Return to 13.5% VAT rate for Experience Economy will add to inflationary pressures
Ibec, the group that represents Irish business, has said that it is imperative that Government make permanent the temporary 9% rate of VAT for the Experience Economy.
Ahead of tomorrow’s expected Cost of Living package from Government, Ibec has said that the 9% rate, which is due to end this month, has been instrumental in helping businesses stay afloat and maintaining many jobs across the country. Removal of this buffer at this time will put many in the Experience Economy, particularly SMEs, in jeopardy, and only stands to add to inflationary pressures and undermine international competitiveness.
Ibec Executive Director of Membership and Sectors, Sharon Higgins, said: “Like all sectors of the economy, the Experience Economy is facing significant challenges. Inflationary costs are adding to the pressures of businesses in the Experience Economy, many of whom were brought to the brink as they complied with public health restrictions during the Covid-19 pandemic. These further emerging economic challenges are coming at a time when many are still planning a route back to viability.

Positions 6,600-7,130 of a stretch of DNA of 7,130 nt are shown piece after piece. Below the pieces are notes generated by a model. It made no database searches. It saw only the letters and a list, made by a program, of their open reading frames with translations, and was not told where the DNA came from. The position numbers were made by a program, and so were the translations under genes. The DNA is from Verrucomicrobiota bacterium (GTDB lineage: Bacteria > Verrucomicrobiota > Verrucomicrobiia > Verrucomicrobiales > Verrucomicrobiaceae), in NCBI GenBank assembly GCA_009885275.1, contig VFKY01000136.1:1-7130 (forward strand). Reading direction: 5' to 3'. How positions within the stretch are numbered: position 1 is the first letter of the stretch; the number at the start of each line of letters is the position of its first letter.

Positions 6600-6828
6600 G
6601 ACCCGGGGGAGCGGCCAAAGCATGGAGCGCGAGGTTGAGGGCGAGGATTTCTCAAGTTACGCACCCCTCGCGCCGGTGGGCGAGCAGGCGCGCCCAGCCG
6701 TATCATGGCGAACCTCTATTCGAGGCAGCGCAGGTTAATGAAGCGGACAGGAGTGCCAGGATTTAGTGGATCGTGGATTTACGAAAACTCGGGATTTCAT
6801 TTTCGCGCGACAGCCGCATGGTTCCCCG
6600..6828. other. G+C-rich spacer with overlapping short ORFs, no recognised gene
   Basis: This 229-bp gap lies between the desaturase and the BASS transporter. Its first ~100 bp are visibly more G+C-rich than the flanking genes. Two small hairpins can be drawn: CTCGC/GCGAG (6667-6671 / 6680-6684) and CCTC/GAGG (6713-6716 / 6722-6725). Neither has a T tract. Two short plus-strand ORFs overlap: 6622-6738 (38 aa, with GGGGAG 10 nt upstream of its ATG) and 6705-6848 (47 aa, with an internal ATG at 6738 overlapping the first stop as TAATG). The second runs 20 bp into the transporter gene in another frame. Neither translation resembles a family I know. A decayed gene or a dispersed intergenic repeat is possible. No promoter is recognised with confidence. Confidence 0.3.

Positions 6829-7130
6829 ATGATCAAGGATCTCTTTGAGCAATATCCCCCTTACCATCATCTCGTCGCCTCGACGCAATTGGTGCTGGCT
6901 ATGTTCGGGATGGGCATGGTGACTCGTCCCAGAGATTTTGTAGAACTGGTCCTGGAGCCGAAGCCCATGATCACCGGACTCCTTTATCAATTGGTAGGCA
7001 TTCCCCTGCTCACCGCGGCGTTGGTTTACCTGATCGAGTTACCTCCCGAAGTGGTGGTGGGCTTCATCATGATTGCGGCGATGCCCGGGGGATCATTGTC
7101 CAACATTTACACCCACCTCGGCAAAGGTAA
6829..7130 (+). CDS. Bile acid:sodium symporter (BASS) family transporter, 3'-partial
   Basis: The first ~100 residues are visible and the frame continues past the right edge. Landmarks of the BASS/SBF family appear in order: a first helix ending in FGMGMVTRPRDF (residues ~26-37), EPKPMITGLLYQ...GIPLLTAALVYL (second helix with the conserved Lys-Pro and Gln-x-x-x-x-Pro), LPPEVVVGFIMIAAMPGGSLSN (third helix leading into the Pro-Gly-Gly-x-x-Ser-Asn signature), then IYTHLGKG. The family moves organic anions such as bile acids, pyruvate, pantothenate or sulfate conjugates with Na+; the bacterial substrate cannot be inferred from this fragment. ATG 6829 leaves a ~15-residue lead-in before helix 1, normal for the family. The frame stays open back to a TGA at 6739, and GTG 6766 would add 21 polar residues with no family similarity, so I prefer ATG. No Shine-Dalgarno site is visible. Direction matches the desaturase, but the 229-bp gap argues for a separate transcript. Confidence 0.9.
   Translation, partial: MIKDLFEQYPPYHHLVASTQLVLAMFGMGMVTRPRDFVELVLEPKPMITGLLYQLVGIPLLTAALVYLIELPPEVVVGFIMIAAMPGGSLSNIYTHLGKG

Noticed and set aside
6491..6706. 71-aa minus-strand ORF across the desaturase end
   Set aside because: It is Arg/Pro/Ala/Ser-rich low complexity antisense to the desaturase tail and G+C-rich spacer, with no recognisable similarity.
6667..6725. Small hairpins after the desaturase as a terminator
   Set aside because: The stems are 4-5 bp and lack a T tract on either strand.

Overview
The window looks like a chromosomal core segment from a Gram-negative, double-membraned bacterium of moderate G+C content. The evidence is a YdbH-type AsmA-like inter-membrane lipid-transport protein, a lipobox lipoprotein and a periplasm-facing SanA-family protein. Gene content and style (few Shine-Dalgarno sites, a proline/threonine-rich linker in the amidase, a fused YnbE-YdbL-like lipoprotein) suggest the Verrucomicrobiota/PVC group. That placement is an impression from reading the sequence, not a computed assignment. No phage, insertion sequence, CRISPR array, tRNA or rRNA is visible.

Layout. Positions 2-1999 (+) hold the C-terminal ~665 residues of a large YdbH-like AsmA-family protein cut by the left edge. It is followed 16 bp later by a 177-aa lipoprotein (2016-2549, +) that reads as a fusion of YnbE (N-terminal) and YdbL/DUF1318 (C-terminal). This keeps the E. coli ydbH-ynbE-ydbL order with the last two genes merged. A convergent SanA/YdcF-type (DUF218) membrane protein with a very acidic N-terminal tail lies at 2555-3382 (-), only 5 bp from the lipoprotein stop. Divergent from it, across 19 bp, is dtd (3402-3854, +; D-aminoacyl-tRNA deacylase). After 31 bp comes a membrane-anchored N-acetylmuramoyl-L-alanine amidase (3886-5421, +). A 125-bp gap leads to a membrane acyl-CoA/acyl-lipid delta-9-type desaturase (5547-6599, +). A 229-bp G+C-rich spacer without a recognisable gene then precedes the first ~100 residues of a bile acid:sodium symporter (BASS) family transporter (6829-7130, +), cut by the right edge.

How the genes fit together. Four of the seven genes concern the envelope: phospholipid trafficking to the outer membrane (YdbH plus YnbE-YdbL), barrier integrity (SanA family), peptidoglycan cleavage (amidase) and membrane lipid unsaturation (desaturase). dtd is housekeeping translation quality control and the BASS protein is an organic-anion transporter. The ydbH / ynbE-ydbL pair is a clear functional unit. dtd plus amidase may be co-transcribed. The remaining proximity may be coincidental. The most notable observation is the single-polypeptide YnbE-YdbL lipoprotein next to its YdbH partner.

“Across the country, many businesses in the Experience Economy are operating on continually tight margins that are impacting on day-to-day business decision-making, including staffing. A return to the 13.5% rat of VAT, the third highest rate of VAT for the Experience Economy in Europe, would significantly harm the viability of this important sector.
“We recognise that Government is dealing with how best to help consumers and businesses cope with the current significant cost of living issues and we urge that tomorrow’s package will see the 9% rate of VAT made permanent.”
The Experience Economy is a diverse and substantial part of Irish life playing an important role in Irelands international reputation as a place to live, work and visit. It includes hospitality, retail, travel, food, drink, tourism, entertainment, the arts, events, and activities that span many sectors and the entire country.
Employing over 300,000 people, or 20% of the private sector workforce, it is worth €4 billion to the Irish economy.